Thank you for capturing the true essence of Midsummer and sharing it with us. I know it definately enriches me.

    With all my love always,



    1. Hi Jamie,

      Thankyou very much for all your lovely and sweet comments. I’m really glad that you’ve enjoyed this blog and the poem so much.
      I’m very glad too and humbled that you feel I’ve captured our celebrations in a way which is of value, joy and meaning to you.

      These poetical essays? are for us ultimately, that growing body of work for our faith. The homework needed is a lot but in the end worth it, to give us both texts that have spritual value for us both.
      I hope in your old age these poems and essays will spark a delight in you that they do now. 🙂
      Thanks again and thankyou for helping to be part of that Mid-Summer magic

      Yours in love always.

  4. Tikarma,

    I love the poem, I love the picture and I love the story.

    I read theae words –

    “Amber and golden rays
    Sparkling ribbons
    Draping the valleys to our humble home”

    and felt I was sitting on that hill in Strathalbyn by your side.

    The ambience of your poem will help me get into that space I like to go into at this time of year – a space where I reflect on what has been and what is to come and where I can be grateful for what I have.

    Some deep breathing in that space too!! 🙂


    1. Hi David,

      Thankyou for taking the time out to read and for your lovely comments. I’m really glad that you have enjoyed this poem and blog so much. 🙂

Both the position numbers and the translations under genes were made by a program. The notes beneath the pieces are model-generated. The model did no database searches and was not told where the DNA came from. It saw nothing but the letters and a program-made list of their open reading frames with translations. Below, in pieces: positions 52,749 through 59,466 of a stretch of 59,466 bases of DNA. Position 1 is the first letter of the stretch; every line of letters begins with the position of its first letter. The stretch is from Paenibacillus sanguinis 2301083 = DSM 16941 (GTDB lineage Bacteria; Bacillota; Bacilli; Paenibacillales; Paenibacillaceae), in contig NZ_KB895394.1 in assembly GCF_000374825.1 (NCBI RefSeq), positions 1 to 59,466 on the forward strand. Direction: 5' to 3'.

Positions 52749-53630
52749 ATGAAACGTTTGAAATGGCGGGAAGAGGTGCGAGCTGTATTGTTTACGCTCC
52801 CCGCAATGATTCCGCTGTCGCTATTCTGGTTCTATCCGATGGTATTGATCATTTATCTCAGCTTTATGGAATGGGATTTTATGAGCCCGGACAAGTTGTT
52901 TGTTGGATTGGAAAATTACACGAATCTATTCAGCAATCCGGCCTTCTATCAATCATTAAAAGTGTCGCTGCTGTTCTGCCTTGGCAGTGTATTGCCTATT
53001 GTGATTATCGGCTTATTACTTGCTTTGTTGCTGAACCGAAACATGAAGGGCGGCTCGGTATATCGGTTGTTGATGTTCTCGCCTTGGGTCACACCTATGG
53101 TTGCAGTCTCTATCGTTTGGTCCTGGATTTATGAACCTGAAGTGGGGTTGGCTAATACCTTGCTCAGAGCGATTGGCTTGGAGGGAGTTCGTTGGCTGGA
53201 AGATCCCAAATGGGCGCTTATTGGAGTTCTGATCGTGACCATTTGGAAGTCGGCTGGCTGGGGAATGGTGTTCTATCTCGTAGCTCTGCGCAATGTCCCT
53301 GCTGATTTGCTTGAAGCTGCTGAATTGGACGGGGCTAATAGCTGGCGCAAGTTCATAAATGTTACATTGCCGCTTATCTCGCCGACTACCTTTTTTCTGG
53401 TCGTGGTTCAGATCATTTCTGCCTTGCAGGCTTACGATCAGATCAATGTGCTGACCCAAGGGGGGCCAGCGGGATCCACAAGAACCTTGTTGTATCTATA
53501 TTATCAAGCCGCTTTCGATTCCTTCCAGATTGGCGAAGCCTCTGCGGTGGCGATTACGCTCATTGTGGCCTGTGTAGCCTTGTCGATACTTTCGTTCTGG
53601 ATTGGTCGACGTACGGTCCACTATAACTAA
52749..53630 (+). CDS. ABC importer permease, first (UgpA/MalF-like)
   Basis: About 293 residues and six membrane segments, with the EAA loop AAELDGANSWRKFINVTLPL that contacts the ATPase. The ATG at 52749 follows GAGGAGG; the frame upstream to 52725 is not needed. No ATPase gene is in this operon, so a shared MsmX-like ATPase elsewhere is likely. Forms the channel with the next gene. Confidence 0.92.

It’s a nice thought to think of you sitting up here on my hill with me. 🙂

      I’m also humbled that the poem is able to help you find that more calm and peaceful state of mind where you can feel a gratitude for your life. Deep breathing is important, especially this time of year! 🙂
      As I take in several deep breathes of my own I’ll be thinking you calm, with a smile on your face ready to take on the new calendar year. 🙂

      Again thankyou very much. 🙂

      You take good care and stay well rugged up!

  5. Thanks for sharing your well put together poem Tikarma 🙂
    It’s great reading other people’s perspective about this time of year, Christmas in particular. You give us a real insight into your special time.
    I think too many people these days celebrate it all for the wrong reasons, instead of acknowledging what it all means, and being grateful. (in which ever way we celebrate it, or appreciating the significant seasons that make our Universe work) Hope that makes sense?:)

    Jules xoxo

    1. Hi Jules,

      Thanks for taking the time out to read my blog. I’m really glad you enjoyed the poem and found it interesting.
      I hope it helps with understanding some of my little world. 🙂

      I do agree this festive time of year people just go mad and forget why they’re even celebrating. I think too for many people they’re just doing it because it’s what you do, it doesn’t have any real meaning for them which I personally find sad.

      I agree too these time are certainly there to feel some gratitiude at the very least. We’re so lucky to live in the manner we do. Taking time out to celebrate with others acknowledge the world around you. It’s good for you I think…even if it does get a little crazy. *LOL*

      Thanks again. I hope you enjoy being here on wordpress. Have fun and stay cool! This heat!! Where did it come from?? *LOL*


  6. Tikarma,